“I’m interested in subcultures, small communities, people who may not necessarily have their stories told because they’re not loud characters,” Bishopp said over coffee Monday at Felix Roasting Co. “And I prefer characters who are slightly quieter, or find it difficult maybe to be in the limelight or tend to shy away from it. I think those stories are important to be told. … I think in looking in the minutiae, and looking at a very private individual, you can still find universal stories and universal themes that people can react to.”

Though the film doesn’t make overt reference to the pandemic, “Skyward” was born out of it. Bishopp had been planning to make a different bird-centric film about groups of young people in Iceland working to preserve the puffin population there. When global society shut down due to the pandemic, she looked around closer to home in London.

“I realized that I was noticing, as most people did, more and more things around me in nature,” Bishopp said. “And I thought it would be interesting to explore my connection through film.”

Bioshopp had become a part of the online birding community (which, of course, is centered on Twitter) and through those connections began hearing about two teen Brits, Arjun and Maya, who were prominent and respected bird experts, but both very private. She courted them and interviewed them about their research before asking them to appear on camera.

Bishopp is among a contingent of about 70 filmmakers in town this week for the first in-person Aspen Shortsfest since 2019. In the opening days of Shortsfest, the joy of being back among peers in a festival environment has been palpable among the crowds of filmmakers at the Wheeler Opera House.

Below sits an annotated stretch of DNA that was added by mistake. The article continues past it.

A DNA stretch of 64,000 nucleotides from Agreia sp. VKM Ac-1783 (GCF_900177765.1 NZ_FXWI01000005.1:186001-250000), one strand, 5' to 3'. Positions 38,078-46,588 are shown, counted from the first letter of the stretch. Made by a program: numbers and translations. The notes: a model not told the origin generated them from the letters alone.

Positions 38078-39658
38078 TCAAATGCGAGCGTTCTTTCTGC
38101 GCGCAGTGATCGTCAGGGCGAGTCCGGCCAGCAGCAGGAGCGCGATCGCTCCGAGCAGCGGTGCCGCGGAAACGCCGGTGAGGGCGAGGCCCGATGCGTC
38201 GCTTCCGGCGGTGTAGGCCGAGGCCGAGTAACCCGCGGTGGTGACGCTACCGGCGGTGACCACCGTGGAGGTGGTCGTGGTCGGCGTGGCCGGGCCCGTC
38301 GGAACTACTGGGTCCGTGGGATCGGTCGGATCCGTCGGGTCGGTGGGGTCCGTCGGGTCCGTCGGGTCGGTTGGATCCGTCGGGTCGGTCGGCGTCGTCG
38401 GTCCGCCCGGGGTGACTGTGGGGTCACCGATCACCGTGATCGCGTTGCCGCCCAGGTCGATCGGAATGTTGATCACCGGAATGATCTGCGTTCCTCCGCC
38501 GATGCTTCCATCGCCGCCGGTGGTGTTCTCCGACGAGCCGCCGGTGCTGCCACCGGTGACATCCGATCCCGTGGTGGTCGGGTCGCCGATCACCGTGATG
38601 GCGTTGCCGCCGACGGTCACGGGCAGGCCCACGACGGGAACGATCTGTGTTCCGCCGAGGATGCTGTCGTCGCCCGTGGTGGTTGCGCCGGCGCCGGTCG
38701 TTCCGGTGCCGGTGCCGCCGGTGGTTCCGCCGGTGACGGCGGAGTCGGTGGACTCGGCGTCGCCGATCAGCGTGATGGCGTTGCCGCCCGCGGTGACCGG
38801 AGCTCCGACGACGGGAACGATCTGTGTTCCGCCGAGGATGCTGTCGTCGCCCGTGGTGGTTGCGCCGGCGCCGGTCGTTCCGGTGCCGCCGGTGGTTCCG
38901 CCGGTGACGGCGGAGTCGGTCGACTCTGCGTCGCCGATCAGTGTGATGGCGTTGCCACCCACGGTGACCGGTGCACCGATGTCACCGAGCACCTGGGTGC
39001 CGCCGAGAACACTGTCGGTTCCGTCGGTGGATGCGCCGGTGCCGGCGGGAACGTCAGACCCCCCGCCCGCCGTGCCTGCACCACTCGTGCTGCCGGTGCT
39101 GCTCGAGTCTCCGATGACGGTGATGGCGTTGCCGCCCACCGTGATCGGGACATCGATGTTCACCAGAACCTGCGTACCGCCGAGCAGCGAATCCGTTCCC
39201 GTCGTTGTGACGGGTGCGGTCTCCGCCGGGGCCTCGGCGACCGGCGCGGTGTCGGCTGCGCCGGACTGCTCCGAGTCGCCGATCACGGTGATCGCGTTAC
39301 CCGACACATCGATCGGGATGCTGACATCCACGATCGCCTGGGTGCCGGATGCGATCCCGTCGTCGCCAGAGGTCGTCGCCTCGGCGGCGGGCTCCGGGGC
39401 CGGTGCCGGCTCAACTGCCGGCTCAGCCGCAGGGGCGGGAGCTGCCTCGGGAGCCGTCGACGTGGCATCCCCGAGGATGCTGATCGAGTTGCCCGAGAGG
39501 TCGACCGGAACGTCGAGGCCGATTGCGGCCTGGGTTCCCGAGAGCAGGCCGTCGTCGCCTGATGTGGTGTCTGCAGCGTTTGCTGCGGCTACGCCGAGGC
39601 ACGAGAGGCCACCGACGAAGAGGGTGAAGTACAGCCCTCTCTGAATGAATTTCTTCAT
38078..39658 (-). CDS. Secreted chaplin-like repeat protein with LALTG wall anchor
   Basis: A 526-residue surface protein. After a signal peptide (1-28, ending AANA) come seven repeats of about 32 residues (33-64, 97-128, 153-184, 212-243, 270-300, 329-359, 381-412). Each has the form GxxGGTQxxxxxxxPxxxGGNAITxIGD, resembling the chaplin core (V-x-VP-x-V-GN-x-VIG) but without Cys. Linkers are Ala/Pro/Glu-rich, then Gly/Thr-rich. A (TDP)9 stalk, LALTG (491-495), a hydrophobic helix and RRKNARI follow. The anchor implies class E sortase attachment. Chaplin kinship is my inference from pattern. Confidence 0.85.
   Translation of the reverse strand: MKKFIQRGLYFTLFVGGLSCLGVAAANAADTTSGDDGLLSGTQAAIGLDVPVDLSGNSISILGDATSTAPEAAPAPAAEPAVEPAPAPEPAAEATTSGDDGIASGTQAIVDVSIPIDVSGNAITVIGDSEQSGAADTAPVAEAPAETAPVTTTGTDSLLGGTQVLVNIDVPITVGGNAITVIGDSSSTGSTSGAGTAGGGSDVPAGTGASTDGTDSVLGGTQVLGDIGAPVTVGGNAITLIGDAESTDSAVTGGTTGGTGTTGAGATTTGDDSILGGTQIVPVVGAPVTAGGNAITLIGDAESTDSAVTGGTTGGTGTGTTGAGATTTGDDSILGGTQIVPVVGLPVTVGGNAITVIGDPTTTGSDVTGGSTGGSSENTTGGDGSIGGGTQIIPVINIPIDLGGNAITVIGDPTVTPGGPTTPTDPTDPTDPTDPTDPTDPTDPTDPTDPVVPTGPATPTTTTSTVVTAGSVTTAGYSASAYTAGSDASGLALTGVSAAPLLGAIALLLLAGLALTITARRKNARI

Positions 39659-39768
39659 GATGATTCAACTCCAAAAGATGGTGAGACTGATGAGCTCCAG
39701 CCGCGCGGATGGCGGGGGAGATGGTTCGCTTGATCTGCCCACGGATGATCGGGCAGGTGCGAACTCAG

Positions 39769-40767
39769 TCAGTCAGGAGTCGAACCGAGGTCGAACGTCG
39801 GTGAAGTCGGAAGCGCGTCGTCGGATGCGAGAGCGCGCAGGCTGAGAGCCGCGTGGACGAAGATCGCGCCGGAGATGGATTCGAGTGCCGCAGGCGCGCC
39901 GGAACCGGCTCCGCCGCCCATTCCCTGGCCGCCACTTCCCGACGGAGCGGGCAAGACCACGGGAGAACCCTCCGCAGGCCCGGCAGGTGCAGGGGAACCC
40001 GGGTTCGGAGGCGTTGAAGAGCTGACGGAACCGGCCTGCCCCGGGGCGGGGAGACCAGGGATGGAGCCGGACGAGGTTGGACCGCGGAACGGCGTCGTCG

“We’re thrilled everybody can be here together,” Aspen Film artistic and executive director Susan Wrubel said in her opening remarks before Tuesday night’s opening film program. “I do think there is a real difference with everybody gathered here together in the dark sharing these stories from around the world.”

It’s Bishopp’s first festival and second trip outside of the U.K. since the pandemic began.

“I now feel incredibly privileged to travel,” she said. “Maybe before everything happened, we took it for granted. But I just feel incredibly lucky to be here now.”

Her film is among several world premieres at the festival this weekend, a slate that also includes the queer drama “Dress Up,” the rock ’n’ roll drama “Jensen,” the folk-horror short “Skin & Bone” and the Canadian racism drama “I Live Here.”

After this weekend’s premiere, Bishopp is hoping to place “Skyward” at more festivals and to get it in front of more international audiences. Eventually, it will run on the website of the British newspaper The Guardian, which executive-produced it.

The Icelandic puffin project, she said, has the potential to become Bishopp’s first feature-length documentary after a decade of making shorts. But she is reluctant to leave the short form behind.

“People always say that short films are sort of a stepping stone to something, and I think it’s a shame,” she said. “Short films are really specific in their medium. And there’s definitely something about them — if you have something less than five to 10 minutes, it can be super-experimental and non-linear. Over 10 minutes, you can do a lot with narrative and character. I’ve made so many short films and I’ve enjoyed experimenting.”



2 p.m.: ‘A Conversation with Producer Bill Gerber,’ Isis Theatre

4: Happy Hour, Aspen Sports Bistro

5: Shorts Program 6 and Q&A, Wheeler Opera House

7: Carbondale Program, Crystal Theatre

8: Shorts program 7 and Q&A, Wheeler

10: Après Screening, Mi Chola


Noon: ‘So You’ve Made a Short Film…Now What?’ Pitkin County Library

2 p.m.: Shorts Program 8, Wheeler

4: Happy Hour, Aspen Sports Bistro

5: Shorts Program 9, Wheeler

5: Carbondale Program, Crystal

7: Carbondale Program, Crystal

8: Shorts Program 10, Wheeler

10: Après Screening, Aspen Pie Shop


11 a.m.: Shorts ‘Family Program,’ Wheeler

2 p.m.: Special Showcase: Young Emerging Voices in Film, Isis

5: Carbondale Program, Crystal

6: Shortsfest Awards Dinner, Aspen Sports Bistro